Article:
Search for articles

Article Detail

Association of hypokalemia and preeclampsia and correlation of levels of serum potassium to blood pressure severity in preeclampsia

Joanne Marie A. Paulino-Morente, MD, Ireene G. Cacas-David, MD, FPOGS, FPSMFM and Vaneza Valentina L. Penolio, MD, FPOGS
Department of Obstetrics and Gynecology, Quirino Memorial Medical Center

Background: Although decreased potassium levels may have a role in the etiopathogenesis of preeclampsia, small number of studies has been done to determine their relationship.

Objectives: This study was done to know whether serum potassium is significantly decreased in hypertensive disorders of pregnancy, to determine if the level of potassium correlates with the severity of hypertension, to know whether we can recommend serum potassium as part of preeclamptic work up, and ultimately, to determine if potassium supplementation can be advised to preeclamptic women during prenatal check-up. In this prospective, cross sectional study, subjects were 338, 169 of whom had uncomplicated pregnancies, while 169 had preeclampsia (72 of whom had systolic BP(SBP) 140-150mmHg, while 97 had SBP ?160mmHg). Baseline serum potassium were taken upon admission. The mean serum potassium was significantly lower at 3.37±0.41mmol/L (p-value<0.0003) in hypertensive women (versus 3.62±0.31mmol/L in uncomplicated pregnancies). Furthermore, the serum potassium was significantly decreased in patients with SBP>160mmHg (3.31±0.46) when compared with those with SBP140-150mmHg (3.45±0.32), with p0.013. Wilcoxon Signed-Rank Test showed Z-value -5.68 (significant at p?0.05), showing a significant difference between the level of serum potassium in normotensive compared to hypertensive patients. Chi-Square test showed X2?45.46 (in the critical region 5.9), therefore the level of serum potassium is dependent on the level of BP. Pearson Correlation coefficient showed r -0.1135 stating a negative correlation, hence, as the BP increases, serum potassium decreases.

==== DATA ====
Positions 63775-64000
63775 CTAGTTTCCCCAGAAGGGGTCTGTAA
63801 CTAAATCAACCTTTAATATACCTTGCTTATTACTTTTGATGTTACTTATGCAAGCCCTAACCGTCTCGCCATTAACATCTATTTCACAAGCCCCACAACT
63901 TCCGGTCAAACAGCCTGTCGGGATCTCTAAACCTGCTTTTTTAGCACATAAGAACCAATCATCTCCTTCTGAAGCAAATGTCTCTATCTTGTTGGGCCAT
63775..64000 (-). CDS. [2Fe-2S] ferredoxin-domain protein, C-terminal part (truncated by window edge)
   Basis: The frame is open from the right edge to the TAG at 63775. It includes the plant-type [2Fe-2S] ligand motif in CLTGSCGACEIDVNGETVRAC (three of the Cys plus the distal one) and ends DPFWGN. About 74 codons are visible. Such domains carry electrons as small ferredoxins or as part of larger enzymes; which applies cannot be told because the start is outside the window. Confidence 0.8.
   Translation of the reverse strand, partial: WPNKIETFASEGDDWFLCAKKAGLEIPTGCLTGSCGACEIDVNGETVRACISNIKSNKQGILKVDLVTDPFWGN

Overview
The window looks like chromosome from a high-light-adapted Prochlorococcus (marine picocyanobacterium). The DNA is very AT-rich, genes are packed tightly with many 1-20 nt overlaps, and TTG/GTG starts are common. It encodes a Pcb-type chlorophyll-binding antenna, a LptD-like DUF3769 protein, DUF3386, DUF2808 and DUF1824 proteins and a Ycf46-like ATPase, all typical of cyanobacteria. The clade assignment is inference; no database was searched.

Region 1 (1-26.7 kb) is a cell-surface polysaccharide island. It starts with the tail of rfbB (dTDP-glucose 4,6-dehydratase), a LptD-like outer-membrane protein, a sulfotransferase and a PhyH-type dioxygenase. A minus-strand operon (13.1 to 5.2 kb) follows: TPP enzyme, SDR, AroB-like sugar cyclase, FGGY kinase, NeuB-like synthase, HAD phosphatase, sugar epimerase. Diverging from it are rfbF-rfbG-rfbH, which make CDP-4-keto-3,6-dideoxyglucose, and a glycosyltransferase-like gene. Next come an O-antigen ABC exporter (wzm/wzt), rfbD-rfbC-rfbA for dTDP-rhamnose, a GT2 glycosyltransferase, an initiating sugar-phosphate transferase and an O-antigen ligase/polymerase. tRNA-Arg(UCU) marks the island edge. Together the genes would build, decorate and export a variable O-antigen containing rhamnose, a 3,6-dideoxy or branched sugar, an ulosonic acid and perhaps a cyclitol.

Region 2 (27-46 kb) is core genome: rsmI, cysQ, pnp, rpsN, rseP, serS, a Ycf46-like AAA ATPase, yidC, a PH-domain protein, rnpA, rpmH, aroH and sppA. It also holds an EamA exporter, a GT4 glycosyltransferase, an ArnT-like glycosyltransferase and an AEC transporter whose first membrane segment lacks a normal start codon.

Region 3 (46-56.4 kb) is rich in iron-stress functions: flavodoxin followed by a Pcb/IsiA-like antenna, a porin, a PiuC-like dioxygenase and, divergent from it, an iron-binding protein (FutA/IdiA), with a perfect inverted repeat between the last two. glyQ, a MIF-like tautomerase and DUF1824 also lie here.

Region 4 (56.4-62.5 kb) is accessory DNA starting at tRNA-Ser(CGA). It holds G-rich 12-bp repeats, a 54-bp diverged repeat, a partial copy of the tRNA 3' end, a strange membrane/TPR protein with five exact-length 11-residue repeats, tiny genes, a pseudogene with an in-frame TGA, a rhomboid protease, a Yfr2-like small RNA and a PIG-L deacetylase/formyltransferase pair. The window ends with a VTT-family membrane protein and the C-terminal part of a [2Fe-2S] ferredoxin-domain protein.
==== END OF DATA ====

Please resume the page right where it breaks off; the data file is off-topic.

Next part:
Conclusion: This study suggests that hypokalemia observed in preeclamptic patients may bring about altered homeostatis in serum and therefore may act as predisposing factors in pathogenesis of preeclampsia. The authors recommend the addition of serum potassium as part of the criteria of severity of preeclampsia. Hypertensive pregnant women are advised to consume diet containing adequate amount of potassium or have a potassium supplementation during prenatal check up.